There’s something about Jason Kidd that brings out the best in the Brooklyn Nets.
Kidd, the former franchise legend that jumped ship after one year as coach of the Nets, was back in town with his athletic, lengthy, and bright Bucks.
Or, the exact opposite of the Nets.
Of course, Kidd returned as an opponent in last year’s incredible 3OT thriller, but there’s always been a special air around the franchise heir appearing once more. While the Nets are currently 20 wins behind the Bucks in the Eastern Conference, Kidd’s team is still 6.5 out of the final playoff spot. So, while neither situation has been dream-like in 2015-2016, there’s still one major difference:
One team has Giannis Antetokounmpo and one doesn’t.
Antetokounmpo, the Bucks’ new point forward following Michael Carter-Williams’ season-ending surgery, has thrived post-All-Star Break and tonight exhibited it in all it’s lanky and smooth full-court glory. Before you could blink, the Greek Freak has racked up 10 points, 8 rebounds, 8 assists, and numerous Vines — all in his first 20 minutes of the game.
For the Nets, their only answer was letting Sean Kilpatrick and Chris McCullough just go wild. Kilpatrick, who YES Network’s Sarah Kustok reported was nervous before his first Nets home game, started off 0-3 before hitting his next three in a row. Meanwhile, McCullough, slowly working himself into the demanding physical and mental nature of the NBA, hit a rainbow three-pointer before massively erasing two Milwaukee shots under the rim.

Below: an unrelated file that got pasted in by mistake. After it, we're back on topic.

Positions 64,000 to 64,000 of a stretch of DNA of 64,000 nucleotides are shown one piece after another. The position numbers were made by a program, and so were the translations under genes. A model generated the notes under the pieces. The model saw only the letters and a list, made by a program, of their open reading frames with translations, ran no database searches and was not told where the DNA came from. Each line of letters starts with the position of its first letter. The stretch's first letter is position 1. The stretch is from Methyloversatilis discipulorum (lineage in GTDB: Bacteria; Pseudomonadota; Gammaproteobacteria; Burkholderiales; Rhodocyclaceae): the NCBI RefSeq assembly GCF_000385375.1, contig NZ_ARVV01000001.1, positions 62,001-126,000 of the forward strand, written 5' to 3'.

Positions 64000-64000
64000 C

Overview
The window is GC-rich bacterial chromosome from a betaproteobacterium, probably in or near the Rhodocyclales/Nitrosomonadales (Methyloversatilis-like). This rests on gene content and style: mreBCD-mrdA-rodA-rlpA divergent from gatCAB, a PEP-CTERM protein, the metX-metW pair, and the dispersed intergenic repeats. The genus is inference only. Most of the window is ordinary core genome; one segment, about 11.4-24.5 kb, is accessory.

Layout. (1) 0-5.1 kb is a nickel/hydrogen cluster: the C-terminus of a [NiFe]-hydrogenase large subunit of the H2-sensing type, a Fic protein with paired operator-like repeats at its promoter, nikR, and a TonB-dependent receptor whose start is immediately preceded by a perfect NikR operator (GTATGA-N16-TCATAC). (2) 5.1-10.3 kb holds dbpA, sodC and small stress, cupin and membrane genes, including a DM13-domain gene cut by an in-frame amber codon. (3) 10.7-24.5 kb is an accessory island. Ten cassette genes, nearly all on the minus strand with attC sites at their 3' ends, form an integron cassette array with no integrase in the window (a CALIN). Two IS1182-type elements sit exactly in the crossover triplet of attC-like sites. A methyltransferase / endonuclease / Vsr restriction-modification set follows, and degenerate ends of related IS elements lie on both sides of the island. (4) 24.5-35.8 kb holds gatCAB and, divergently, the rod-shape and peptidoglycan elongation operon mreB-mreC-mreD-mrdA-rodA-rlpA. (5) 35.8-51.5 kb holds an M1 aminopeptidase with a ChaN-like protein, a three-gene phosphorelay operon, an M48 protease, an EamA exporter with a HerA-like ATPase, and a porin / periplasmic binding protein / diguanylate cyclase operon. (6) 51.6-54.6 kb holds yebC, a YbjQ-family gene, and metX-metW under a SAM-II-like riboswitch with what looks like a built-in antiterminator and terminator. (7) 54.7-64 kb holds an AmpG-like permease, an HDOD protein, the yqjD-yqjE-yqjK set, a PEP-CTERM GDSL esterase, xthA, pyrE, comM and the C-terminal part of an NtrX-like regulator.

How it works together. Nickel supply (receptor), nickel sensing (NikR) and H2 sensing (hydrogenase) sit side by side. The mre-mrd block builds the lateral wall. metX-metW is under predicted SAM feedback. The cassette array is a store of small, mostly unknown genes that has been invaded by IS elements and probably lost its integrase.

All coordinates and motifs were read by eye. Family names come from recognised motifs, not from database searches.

Per Ian Eagle, the Bucks had forced opposing teams into 16 or more turnovers in their last 7 games — and that was precisely why the Nets were able to claw their way deep into tonight’s game (but ultimately the same reason why they gave it away). With just 5 at halftime, the Nets actually lead 51-50, following some pretty footwork from Thaddeus Young (8 points, 7 rebounds) and some much needed bench energy from Shane Larkin (4 points, 2 assists).
The third quarter brought some serious downhill running from Parker, Antetokounmpo, and Monroe, but strong defense by Markel Brown helped the Nets get within 2 before turnovers on 3 of their next 4 possessions pushed it back up to 7. Sloan and Brown combined to go 2-7 from deep and their play-making abilities, usually a necessary evil for Brooklyn, was non-existent.
However, for what they lacked, Bogdanovic picked up in spades. His 3 three-pointers and 7 assists kept the Bucks behind by just a hair on multiple occasions. On Friday, the Nets looked lost at times without his steady stroke and tonight truly exemplified that. After a three-pointer, turnover, three-pointer sequence for Kilpatrick, the Nets took an 85-82 lead with 10 minutes left.
Some savvy ball from Kilpatrick, Bogdanovic, and Karasev (!!) had the Nets clinging to dear life as Antetokounmpo and Khris Middleton turned up in the late fourth. As strange as it sounds, the Nets just turned the keys over to Kilpatrick and got the hell out of the way. Remember that turnover statistic from earlier? Well, after starting so controlled and efficently, the Nets would cruise to 20 turnovers with ease and were, frankly, lucky that Antetokounmpo shot just 4-11 from the free throw line.